Nvidia GeForce GTX 590 3 GB Review: Firing Back With 1024 CUDA Cores

Performance: Quad-SLI Versus Quad-CrossFire

Just prior to the launch, Maingear sent over its gorgeous Shift, all decked out with an overclocked Core i7-2600K running at 4.5 GHz. It included two GeForce GTX 590s and one Radeon HD 6990 (we already had one here in the lab to add to the system), allowing us to run benchmarks in an actual case and compare quad-GPU configurations from both AMD and Nvidia.

Maingear helped assuage one of my biggest concerns with its machine: mainly, the need for ventilation would force enthusiasts to adopt ugly, airy enclosures just to let the cards inside breathe. The Shift demonstrates that it's still possible to get a classy, monolithic PC (vertically-oriented, even) and still support GeForce GTX 590s and Radeon HD 6990 cards in quad-GPU configurations. The system does radiate a lot of heat under load, particularly toward the bottom, where these cards push a lot of air, but it handles the challenging thermals without a hiccup.

Most impressive is the fact that both configurations work without generating a ton of noise. Do not compare the following numbers to the results on page 17. Instead of measuring from 28" behind each card's exhaust port, we buttoned up the Maingear machine, stuck it under a desk three feet away, and noted the acoustic levels two feet off of the ground.

Noise At Idle And Load (Extech 407768)

GeForce GTX 590 3 GB (Quad-SLI)
Radeon HD 6990 4 GB (Quad-CrossFire)
Idle
43.9 dB(A)
43.5 dB(A)
Load
48.2 dB(A)
53.2 dB(A)


The AMD cards are still louder than Nvidia's in a closed system versus an open test bench. However, we're pleased to see Maingear's beefed-up cooling subsystem keeping air moving briskly enough to avoid the 3600 RPM fan setting.

Now we can start comparing the performance of two Radeon HD 6990s to a pair of GeForce GTX 590s. Just as we saw in the single-card results, Nvidia's flagship part dominates, so long as you don't exceed the capabilities of its onboard memory. With 4x MSAA applied, AMD's Radeon HD 6990 in one- and two-card configurations is the faster solution. And you really need two of those cards (four Cayman GPUs total) to make Metro 2033 playable at 2560x1600 using our demanding settings.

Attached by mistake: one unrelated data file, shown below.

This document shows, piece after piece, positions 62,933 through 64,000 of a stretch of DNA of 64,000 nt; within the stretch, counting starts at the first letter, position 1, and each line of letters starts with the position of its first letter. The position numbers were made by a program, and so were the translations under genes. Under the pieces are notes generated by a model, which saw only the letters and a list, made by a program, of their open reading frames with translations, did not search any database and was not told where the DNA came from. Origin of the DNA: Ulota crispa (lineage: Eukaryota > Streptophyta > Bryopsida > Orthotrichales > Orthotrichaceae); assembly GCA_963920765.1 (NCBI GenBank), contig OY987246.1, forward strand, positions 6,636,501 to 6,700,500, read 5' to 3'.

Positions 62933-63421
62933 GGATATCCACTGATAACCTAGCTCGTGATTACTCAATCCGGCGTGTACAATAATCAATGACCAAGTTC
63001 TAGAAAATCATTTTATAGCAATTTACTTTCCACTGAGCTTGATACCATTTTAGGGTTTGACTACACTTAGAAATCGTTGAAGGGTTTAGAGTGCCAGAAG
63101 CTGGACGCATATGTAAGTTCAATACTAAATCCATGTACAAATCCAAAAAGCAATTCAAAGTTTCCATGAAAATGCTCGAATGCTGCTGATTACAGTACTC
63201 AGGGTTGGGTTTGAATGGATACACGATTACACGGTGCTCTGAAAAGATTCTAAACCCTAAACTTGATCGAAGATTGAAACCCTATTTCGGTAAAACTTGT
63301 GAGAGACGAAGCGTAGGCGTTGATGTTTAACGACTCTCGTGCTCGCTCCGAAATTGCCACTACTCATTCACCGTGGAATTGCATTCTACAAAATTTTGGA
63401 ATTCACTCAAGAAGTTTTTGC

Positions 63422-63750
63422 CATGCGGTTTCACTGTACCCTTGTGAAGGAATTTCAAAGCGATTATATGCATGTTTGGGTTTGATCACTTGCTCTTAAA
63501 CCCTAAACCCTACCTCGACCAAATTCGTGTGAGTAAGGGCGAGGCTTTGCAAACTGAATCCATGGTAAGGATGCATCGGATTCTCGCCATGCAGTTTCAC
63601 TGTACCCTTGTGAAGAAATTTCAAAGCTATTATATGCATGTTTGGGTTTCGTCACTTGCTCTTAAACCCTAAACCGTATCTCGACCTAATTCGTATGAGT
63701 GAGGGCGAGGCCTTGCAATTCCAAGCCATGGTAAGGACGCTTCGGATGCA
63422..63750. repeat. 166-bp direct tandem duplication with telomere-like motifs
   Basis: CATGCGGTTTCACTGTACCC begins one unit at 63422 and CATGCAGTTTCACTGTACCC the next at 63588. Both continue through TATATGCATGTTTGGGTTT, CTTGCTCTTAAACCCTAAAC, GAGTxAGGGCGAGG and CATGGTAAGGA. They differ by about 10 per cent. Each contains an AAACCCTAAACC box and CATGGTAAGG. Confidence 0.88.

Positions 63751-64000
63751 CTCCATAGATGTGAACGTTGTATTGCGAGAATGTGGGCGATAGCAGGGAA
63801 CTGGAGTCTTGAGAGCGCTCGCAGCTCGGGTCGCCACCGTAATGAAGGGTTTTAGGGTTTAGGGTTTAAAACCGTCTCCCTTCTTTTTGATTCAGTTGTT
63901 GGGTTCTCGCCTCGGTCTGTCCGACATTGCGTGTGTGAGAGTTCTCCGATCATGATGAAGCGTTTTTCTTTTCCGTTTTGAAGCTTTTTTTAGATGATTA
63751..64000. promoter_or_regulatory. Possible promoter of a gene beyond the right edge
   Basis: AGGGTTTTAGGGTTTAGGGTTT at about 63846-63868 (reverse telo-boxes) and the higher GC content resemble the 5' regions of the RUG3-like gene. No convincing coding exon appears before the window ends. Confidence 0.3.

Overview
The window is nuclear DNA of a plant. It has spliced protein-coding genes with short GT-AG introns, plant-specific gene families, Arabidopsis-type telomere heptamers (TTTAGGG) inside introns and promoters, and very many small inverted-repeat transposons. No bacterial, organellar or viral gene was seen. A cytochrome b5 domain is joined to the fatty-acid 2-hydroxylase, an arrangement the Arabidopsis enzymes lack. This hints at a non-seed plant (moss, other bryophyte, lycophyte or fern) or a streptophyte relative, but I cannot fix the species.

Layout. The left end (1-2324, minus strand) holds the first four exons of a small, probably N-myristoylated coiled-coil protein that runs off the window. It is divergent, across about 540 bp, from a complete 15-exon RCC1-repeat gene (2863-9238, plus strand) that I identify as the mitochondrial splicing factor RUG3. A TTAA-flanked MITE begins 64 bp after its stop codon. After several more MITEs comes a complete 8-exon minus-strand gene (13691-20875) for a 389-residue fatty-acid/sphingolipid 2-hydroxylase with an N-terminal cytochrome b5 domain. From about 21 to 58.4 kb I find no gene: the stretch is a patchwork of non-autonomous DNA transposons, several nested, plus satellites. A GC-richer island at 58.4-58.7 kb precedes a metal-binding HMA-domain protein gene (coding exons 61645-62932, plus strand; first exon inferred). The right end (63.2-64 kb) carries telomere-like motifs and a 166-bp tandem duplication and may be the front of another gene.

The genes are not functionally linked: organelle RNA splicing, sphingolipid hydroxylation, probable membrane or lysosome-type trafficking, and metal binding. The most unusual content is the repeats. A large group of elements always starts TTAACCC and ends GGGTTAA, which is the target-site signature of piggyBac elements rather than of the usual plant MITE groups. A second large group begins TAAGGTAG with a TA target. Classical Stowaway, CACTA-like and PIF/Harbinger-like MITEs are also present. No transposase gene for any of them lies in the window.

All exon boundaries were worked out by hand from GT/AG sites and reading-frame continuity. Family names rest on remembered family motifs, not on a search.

Although AMD gets the upper-hand in the most taxing environments, we get the sense that its drivers aren't yet as ready for quad-GPU operation, despite the almost three-week head start its team has on Nvidia's launch. Two 6990s in CrossFire aren't even able to start the Lost Planet 2 benchmark before crashing to the Windows desktop.

AMD's problems continue in Aliens vs. Predator, where even its newest Catalyst 11.4 preview driver doesn't seem to serve up scaling between two cards. As a result, where we see one Radeon HD 6990 outperform the GeForce GTX 590, two 590s take a commanding  lead.

In single-card mode, AMD's Radeon HD 6990 is only slightly faster than the GeForce GTX 590. But adding a second card shows that four Cayman GPUs scale better than a quartet of GF110s in Battlefield: Bad Company 2.

One Radeon HD 6990 is faster than one GeForce GTX 590 in Just Cause 2. Adding a second card allows AMD to maintain that lead without AA/AF. However, the GeForce GTX 590s in SLI manage to pass AMD's solution once anti-aliasing is applied. The performance is close, just as we'd expect given identical price tags.

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    Top Comments
  • Scoregie
    MMMM... HD 6990.... OR GTX 590... HMMM I'll go with a HD 5770 CF setup because im cheap.
    15
  • nforce4max
    Nvidia like ATI should have gone full copper for their coolers instead of using aluminum for the fins. :/
    13
  • Other Comments
  • nforce4max
    Nvidia like ATI should have gone full copper for their coolers instead of using aluminum for the fins. :/
    13
  • The_King
    The clock speeds are a bit of a disappointment as well the high power draw and the performance is not that better than a 6990. Bleh !
    5
  • stryk55
    Very comprehensive article! Nice job!
    5
  • LegendaryFrog
    I'm impressed, good to see Nvida has started to care about the "livable experience" of their high end products.
    6
  • plznote
    Great card. But low clocks.
    GREAT for overclocking!